The Repeal of ’Don’t Ask, Don’t Tell’: An American Imperative
Tuesday, Sept. 20, will solidify the historic repeal of 'don't ask, don't tell,' which was passed by Congress and signed by President Barack Obama late last year. The president, Defense Secretary Leon Panetta and Chairman of the Joint Chiefs of Staff Mike Mullen issued certification to Congress on July 22 that the military is ready for repeal.
The controversial ban has been in effect for 17 years, and is a measure banning gay and lesbian Americans from serving openly in the military. While it is a big win for LGBT equality, in actuality it just "gives-back" a fundamental right guaranteed to all citizens that was taken away-freedom of expression and identity.
The repeal of DADT has faced and will continue to face political opposition until the pass is finalized-and even then, probably for years after. The policy was introduced as a compromise measure in 1993 by then-President Bill Clinton who campaigned on the promise to allow all citizens to serve in the military regardless of sexual orientation. After becoming an official federal standard it inevitably created a kind of modern segregation-unprogressive and constraining. It goes against American ideals of freedom of expression. Gender identity and expression was now seen as "a military distraction." To many conservatives, creating an openness about sexuality was dangerous, while to repeal supporters it is an American imperative.
The repeal comes as two of the most powerful Republicans on the House Armed Service Committee call for a delay on the process of ending DADT. On Sept. 15, five days prior to the effective date of the repeal, Congressmen Buck McKeon (R-Calif.) and Joe Wilson (R-S.C.), wrote Panetta asking him to "take immediate action to delay the implementation of repeal." McKeon and Wilson state that the request is due to their belief that Congress was inadequately informed of the policy changes that will accompany the repeal.
The Pentagon's response refutes Wilson and McKeon.
"[S]enior Department of Defense officials have advised Congress of changes to regulations and policies associated with the repeal," it said in a statement. "We take that obligation seriously. Senior department officials, including the general counsel, have met with House Armed Services Committee staff and shared with them all of the proposed revisions to the regulations and new policies to be promulgated."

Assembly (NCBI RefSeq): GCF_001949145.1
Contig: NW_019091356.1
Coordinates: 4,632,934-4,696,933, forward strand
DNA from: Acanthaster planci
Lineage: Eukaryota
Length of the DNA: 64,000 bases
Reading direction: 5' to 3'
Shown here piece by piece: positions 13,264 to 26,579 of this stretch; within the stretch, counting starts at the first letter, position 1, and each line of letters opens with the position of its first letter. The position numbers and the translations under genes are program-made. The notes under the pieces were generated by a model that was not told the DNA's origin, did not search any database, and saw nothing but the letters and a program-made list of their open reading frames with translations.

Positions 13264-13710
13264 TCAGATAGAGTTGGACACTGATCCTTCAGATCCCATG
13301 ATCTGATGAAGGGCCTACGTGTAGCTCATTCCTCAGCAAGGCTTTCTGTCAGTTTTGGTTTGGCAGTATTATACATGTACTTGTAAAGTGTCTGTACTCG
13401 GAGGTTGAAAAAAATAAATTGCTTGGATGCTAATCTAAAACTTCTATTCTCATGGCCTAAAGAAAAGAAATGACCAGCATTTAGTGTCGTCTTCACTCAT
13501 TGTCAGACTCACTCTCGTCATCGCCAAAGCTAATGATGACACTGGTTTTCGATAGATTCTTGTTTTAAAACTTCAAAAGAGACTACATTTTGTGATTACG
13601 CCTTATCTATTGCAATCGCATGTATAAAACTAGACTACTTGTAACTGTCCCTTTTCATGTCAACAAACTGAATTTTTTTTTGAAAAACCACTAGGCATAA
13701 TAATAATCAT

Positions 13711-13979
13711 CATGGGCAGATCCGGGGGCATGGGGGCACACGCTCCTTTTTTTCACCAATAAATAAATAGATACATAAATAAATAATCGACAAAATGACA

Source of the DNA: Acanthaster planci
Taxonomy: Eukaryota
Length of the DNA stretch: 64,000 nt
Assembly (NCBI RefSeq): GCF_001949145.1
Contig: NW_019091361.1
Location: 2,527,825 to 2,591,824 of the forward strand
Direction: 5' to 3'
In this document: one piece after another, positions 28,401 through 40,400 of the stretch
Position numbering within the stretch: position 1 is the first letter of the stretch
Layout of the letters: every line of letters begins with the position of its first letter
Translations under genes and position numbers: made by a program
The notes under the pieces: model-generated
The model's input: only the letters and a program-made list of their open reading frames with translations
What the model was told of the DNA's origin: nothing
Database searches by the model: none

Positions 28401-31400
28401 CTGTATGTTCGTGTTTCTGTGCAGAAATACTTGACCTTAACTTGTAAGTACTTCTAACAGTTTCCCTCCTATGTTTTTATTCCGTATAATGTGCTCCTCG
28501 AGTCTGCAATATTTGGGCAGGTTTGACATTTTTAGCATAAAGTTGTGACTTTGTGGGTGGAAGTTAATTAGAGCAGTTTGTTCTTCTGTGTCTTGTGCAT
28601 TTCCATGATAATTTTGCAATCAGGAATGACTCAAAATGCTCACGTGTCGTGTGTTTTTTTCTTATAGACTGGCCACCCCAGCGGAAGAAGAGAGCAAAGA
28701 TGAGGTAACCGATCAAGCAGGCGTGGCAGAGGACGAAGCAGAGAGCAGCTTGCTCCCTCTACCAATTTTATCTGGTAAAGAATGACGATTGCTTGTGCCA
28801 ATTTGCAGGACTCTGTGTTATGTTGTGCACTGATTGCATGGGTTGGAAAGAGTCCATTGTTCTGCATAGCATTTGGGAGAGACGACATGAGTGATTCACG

Troops underwent training programs to clarify the law and ensure a smooth transition to its repeal. Moreover, before the law could go into effect, defense leaders had to certify that it will have no adverse impact on the military. Military leaders say they have seen no widespread resistance to the policy change. In a survey of troops last year, two-thirds predicted little impact on the force's ability to fight. The greatest complaints about the change came from combat troops, including many in the Marine Corps and Army. Most of the training was expected to be completed by this summer, but there is no requirement that 100 percent of the military be trained prior to repeal.
Previous Defense Secretary Robert Gates, a steadfast supporter of repealing DADT, maintained there would be no roadblocks to ending the ban. Prior to leaving office, Gates issued an order that no one could be discharged under DADT unless it was approved by the secretary of the military service involved. The Pentagon raised the bar for separation of LGBT troops by requiring the civilian service secretaries and the Pentagon's top lawyer to approve any separation. Since then, only four troops have been separated pursuant to DADT.
Unfortunately, the conditions of the four separations are somewhat disturbing. Three members of the Air Force proactively requested to be discharged because they are gay, moving quickly to get out of the military under the ban on openly gay service before its repeal. According to the Air Force, this past June, two female staff sergeants and a male second lieutenant identified themselves as gay and asked to be separated quickly from the service. Only one other person, an Airman First Class, has been discharged under the law since last October. In a statement issued by Alexander Nicholson, executive director of Servicemembers United, "[i]t is shocking to see incidents of people trying to force the Pentagon to let them out of the service obligation" because the law is still on the books.
While no plans for any Pentagon ceremonies or events regarding the repeal have been announced, the Servicemembers Legal Defense Network announced its nationwide "Don't Ask, Don't Tell" Repeal Day celebrations to take place when the law officially expires on Sept. 20.
"[T]he repeal of 'Don't Ask, Don't Tell' is an important milestone along the journey to achieving LGBT equality in America's military... through the events taking place across the country, we will pay tribute to their service and sacrifice as we look forward to this new era of military service-an era that honors the contributions of all qualified Americans who wish to serve," said SLDN executive director Aubrey Sarvis.
A flagship event is scheduled in the nation's capital, accompanied by supporter-created events throughout the country.
While the repeal is a "win" for the LGBT community as a whole, the damage done to military personnel forced to be closeted is irrevocable. With that said, after 17 years, all LGBT military personnel will re-enjoy the constitutional right of personal expression.